we arrived at the mccormick center at 9:30. i paid $35 for the fare which included tip and an airport surplus fee. mick left me a text message (i hate those; i don't have texting services on my phone so i end up paying 10¢ a message) telling me to come upstairs to the 2nd floor. nobody hassled me, maybe because i looked like i worked there with my industrial steel suitcase. by coincidence, as soon as i got to the convention floor, mick saw me and handed me convention id badge which gave me unrestricted access anywhere in the convention center.
mick gave me a quick tour of the place. the event was the biennial international manufacturing technology show (IMTS), and we were doing work for the show runners themselves, setting up their main exhibit. it was held in the mccormick center, which is the largest convention space in north america. the IMTS is so large that it takes up all 4 buildings. we were setting up in the south building, but i caught a glimpse of the north building. since the show doesn't start until next week, everyone was busy setting today (so they wouldn't have to work over the weekend). at times the place seemed like a construction site, with forklifts and cranes and the beeping of carts ferrying construction guys and material. it was nothing like i'd seen before.
so i started setting up the kiosks. mick told me the 2nd kiosk laptop had gone missing (thankfully the insurance would pay for the theft) but the exhibit company we were working with had many extras to spare. we were running the laptops off of large 40+" samsung touchscreens. it took me but 15 minutes to get both kiosks up and running. the only other thing i had to do was set up a few more touchscreens with presentation mode browsers pointing to some corporate website. there really wasn't that much work, and i was sort of surprised when mick asked me to come down to chicago for the day. i was hoping to be done by late morning at the most and then have the rest of the day to go explore the city of chicago.
that wouldn't be the case unfortunately. although i was prepared on my end, there was a lot of technical glitches on the hardware side. some of the touchscreens wouldn't work with the laptops. the browser kiosks still didn't have wired internet access (we used the convention wifi temporarily, but it was slow). and another vendor doing their own interactive send a couple of mac minis which didn't work with the touchscreens altogether because there weren't any OS X drivers. so the hours ticked away as we were waiting for the IT/hardware guys to fix these issues.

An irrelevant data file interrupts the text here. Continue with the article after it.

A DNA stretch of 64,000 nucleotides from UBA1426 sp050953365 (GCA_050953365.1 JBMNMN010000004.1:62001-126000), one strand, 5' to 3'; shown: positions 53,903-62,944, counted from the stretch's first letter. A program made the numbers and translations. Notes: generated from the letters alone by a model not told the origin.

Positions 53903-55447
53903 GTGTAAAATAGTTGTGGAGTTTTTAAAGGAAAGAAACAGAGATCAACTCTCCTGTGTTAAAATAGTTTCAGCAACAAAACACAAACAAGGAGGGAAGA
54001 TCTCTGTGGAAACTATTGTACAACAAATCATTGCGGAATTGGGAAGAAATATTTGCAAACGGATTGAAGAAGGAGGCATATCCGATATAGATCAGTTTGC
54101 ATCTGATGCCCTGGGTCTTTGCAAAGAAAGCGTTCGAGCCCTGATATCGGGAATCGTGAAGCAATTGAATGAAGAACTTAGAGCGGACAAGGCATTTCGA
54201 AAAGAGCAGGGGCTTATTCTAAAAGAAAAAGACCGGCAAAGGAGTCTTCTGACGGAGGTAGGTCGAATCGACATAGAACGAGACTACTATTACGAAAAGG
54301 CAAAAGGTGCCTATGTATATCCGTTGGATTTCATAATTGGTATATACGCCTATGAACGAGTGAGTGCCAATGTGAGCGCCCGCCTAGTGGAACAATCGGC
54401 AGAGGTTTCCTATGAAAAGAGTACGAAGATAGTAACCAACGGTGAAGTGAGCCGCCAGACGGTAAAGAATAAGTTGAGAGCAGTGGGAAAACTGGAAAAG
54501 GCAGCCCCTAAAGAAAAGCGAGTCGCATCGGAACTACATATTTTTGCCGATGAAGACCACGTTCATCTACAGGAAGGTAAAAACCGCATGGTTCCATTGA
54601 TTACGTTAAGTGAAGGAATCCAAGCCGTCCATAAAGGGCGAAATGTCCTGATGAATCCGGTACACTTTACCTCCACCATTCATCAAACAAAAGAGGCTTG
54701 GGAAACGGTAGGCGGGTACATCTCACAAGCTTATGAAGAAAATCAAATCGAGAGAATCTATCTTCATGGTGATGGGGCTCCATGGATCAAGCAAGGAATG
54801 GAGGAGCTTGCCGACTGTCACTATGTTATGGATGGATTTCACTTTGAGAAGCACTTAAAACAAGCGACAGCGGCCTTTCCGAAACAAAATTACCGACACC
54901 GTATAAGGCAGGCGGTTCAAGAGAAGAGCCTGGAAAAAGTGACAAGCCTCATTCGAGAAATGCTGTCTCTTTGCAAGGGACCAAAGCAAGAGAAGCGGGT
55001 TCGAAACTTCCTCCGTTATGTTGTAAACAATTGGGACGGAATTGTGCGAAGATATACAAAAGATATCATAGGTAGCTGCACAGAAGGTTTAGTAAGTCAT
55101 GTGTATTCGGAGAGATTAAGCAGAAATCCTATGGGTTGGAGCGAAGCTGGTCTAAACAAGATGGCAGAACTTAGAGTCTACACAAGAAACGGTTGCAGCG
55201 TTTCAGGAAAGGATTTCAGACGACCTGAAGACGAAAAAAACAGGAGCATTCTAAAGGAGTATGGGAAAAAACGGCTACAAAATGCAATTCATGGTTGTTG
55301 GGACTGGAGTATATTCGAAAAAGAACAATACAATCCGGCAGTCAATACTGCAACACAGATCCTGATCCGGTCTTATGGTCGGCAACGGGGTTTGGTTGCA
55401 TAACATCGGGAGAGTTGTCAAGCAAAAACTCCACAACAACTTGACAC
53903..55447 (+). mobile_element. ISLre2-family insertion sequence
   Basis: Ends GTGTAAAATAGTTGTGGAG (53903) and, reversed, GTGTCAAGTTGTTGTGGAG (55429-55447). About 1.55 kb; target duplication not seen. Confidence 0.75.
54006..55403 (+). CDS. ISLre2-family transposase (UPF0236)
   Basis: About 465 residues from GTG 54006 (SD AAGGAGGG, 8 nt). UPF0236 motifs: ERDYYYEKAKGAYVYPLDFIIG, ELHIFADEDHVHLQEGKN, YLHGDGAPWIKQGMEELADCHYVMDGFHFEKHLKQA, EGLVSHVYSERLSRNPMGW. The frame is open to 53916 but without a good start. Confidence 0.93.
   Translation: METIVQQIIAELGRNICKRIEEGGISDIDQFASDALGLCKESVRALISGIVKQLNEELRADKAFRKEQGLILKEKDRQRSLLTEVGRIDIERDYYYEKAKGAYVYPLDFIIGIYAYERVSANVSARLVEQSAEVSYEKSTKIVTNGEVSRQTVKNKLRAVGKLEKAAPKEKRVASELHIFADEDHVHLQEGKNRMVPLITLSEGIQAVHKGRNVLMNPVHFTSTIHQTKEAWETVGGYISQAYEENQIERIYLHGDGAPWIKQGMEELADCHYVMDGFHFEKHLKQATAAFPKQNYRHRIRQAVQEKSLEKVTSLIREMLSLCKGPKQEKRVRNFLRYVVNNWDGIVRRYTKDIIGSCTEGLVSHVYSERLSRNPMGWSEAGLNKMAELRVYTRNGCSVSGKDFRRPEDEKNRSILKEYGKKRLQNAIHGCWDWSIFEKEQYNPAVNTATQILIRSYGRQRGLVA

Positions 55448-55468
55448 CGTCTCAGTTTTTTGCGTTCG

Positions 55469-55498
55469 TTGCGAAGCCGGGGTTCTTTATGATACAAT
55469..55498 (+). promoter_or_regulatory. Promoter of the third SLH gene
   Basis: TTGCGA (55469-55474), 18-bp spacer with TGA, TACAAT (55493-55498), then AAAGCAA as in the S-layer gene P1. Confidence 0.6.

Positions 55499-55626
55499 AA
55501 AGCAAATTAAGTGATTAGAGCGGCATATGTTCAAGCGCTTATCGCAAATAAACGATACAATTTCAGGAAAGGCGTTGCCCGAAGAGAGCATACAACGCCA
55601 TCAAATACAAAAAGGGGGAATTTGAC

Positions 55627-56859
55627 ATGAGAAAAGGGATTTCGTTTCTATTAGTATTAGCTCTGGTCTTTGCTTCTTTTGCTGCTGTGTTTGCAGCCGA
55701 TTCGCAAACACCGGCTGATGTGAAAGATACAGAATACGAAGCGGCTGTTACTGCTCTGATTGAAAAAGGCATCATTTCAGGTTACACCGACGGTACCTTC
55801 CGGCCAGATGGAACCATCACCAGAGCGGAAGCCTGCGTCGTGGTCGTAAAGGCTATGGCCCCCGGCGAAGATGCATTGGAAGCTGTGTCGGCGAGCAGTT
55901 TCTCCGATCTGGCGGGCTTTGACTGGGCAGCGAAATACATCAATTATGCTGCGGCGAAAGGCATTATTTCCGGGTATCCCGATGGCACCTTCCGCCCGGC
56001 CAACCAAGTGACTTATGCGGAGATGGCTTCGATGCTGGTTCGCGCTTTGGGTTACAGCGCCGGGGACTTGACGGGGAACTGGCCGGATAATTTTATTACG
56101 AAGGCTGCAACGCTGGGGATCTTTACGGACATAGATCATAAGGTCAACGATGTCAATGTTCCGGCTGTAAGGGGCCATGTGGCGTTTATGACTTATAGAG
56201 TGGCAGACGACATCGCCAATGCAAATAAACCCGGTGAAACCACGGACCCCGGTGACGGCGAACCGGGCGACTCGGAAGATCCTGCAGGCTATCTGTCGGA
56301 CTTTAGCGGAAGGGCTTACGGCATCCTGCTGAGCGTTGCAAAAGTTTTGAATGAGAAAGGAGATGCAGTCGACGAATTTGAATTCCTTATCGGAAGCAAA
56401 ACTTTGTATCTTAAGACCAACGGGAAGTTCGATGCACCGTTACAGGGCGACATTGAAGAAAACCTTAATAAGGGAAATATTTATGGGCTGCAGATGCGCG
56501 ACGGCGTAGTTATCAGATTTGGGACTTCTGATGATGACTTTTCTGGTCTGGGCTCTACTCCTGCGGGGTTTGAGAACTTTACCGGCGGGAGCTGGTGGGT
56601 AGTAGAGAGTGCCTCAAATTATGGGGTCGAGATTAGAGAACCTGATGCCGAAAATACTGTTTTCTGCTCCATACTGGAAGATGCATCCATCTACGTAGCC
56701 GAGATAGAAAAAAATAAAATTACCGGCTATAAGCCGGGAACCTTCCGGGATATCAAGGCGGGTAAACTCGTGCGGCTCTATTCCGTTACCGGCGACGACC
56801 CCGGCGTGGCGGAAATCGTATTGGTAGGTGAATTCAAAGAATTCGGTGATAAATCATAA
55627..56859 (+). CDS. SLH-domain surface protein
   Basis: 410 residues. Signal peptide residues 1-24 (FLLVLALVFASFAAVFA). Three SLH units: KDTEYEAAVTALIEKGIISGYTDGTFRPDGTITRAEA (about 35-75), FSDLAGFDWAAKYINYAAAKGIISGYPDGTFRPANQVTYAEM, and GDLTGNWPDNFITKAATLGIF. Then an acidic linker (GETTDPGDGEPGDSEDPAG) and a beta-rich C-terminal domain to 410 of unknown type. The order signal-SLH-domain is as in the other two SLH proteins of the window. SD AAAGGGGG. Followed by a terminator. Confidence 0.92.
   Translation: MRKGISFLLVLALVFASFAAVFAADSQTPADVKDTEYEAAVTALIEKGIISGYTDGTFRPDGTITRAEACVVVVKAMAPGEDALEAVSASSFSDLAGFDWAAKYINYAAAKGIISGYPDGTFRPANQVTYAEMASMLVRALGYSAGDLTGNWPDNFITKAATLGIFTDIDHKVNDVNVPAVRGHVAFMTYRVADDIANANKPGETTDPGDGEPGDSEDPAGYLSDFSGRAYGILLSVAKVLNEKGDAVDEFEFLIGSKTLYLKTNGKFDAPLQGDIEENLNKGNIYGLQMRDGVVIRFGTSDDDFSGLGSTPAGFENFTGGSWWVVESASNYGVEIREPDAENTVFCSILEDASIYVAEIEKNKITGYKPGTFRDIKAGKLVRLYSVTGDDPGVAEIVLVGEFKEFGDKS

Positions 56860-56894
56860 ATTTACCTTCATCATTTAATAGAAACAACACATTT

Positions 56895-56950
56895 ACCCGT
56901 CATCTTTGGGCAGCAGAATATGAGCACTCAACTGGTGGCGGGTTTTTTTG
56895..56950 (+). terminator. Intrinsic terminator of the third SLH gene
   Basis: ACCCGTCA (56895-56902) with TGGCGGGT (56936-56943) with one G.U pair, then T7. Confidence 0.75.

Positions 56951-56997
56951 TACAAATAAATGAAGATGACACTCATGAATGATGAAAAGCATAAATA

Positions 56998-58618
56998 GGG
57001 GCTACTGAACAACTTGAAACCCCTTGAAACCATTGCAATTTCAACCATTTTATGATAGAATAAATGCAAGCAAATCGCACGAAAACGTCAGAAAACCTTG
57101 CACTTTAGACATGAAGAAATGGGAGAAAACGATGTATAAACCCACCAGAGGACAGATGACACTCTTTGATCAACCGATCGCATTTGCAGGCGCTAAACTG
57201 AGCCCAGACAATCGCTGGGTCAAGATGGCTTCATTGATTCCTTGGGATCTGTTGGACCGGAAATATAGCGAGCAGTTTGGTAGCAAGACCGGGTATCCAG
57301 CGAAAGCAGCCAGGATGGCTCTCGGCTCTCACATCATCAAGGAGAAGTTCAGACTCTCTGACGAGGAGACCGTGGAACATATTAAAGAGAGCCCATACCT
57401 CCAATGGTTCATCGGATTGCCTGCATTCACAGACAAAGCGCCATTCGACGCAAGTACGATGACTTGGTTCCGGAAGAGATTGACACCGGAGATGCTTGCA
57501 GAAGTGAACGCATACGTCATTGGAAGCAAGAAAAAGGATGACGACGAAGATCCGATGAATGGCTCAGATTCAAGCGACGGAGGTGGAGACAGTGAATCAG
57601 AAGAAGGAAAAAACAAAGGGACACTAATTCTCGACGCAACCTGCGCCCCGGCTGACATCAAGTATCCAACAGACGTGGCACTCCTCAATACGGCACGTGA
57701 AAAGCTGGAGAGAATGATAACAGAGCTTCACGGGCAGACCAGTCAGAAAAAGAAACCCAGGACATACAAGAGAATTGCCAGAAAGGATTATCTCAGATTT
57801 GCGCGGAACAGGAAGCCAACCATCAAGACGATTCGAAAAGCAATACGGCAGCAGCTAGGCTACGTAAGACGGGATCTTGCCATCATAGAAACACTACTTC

at exactly noontime the place cleared out - the union workers disappearing for their lunch break. mick and i had a late lunch downstairs at the convention hotel cafe around 2:00. by that point i knew i wasn't going anywhere.1 my flight leaving chicago was 5:50, so i should be going to the airport no later than 4:00. that's the problem with business trips: as much as i'd like to think it's kind of like a paid sightseeing outing, i'm really here to work, so the job comes first. so after lunch i tried to make the best of my situation: if i couldn't see chicago, at least i could see some of the convention exhibits. chicago i can always revisit, but when will i ever get a chance to come to another IMTS?
so i went to the south building, followed by the north building. i realized this was also a great place to network if you have that sort of business savvy. basically everyone is here to sell something, so that spirit of commerce can create job opportunities. earlier i saw mick talk with some company executive who was impressed with the touchscreen kiosk we built. "i think i just got a new client," he told me later.
the place was so large, there was no time for me to see the west and east buildings before mick called to let me know some machines had arrived for me to work my setup magic.
the issue was one of the companies sent us mac minis instead of pc's for the interactive they built on their own. in the interactive business, i occasionally run into clients who choose macs; this is one of the few occasions where i prefer a pc instead. for the client it's more cost effective to buy a windows machine because they're much cheaper; for me it's easier because a lot of the hardware drivers are pc only. fortunately after some online sleuthing i discovered the touch screen manufacturer (not samsung, a third party company) had linux drivers that were compatible with OSX. unfortunately, the programmer who worked on the machine locked out the computer and it took a while to track him down by phone. when we did get him, he seemed reluctant to give us the password, which didn't even work. i like what he did with the interactive, basically a script that opens up an opera browser and points it to a particular website. not only was the browser in presentation mode, but i think he locked it somehow so a user couldn't leave to go to a different website. it was pretty ingenious; unfortunately, it wouldn't work with our hardware. what we wanted to do was fairly simple so finally we decided on plan B, which was to drop the mac minis altogether and serve up the website from pc laptops, which was what we did for another exhibit.